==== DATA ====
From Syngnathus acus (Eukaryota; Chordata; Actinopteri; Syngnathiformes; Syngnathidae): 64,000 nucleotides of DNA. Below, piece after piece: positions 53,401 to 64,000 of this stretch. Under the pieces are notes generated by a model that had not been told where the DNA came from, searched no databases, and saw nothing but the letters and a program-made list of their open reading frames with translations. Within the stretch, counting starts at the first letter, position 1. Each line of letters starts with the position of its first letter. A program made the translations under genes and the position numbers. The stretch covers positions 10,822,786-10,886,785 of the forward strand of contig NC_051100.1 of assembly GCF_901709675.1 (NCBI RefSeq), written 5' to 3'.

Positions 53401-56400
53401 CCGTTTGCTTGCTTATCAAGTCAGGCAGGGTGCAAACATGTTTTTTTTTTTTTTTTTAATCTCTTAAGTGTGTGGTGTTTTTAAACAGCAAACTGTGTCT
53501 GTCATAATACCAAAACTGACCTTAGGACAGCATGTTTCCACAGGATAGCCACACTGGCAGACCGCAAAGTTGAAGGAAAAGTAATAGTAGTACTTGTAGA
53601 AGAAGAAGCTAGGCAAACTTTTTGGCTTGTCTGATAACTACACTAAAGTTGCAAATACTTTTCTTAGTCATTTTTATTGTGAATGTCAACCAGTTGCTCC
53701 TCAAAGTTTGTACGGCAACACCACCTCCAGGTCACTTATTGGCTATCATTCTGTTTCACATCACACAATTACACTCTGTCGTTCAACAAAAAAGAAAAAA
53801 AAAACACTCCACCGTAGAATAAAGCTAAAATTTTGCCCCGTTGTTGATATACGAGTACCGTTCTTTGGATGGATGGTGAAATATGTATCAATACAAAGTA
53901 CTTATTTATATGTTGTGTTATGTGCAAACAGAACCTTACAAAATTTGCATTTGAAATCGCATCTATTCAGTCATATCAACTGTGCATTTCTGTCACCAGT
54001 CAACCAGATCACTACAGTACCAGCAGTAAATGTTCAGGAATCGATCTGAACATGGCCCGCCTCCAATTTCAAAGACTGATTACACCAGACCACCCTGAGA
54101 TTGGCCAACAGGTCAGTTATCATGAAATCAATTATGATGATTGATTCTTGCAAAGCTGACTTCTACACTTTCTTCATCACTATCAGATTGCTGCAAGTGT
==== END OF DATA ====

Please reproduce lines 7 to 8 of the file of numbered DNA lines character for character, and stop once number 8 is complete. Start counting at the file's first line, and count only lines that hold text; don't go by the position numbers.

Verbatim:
53801 AAAACACTCCACCGTAGAATAAAGCTAAAATTTTGCCCCGTTGTTGATATACGAGTACCGTTCTTTGGATGGATGGTGAAATATGTATCAATACAAAGTA
53901 CTTATTTATATGTTGTGTTATGTGCAAACAGAACCTTACAAAATTTGCATTTGAAATCGCATCTATTCAGTCATATCAACTGTGCATTTCTGTCACCAGT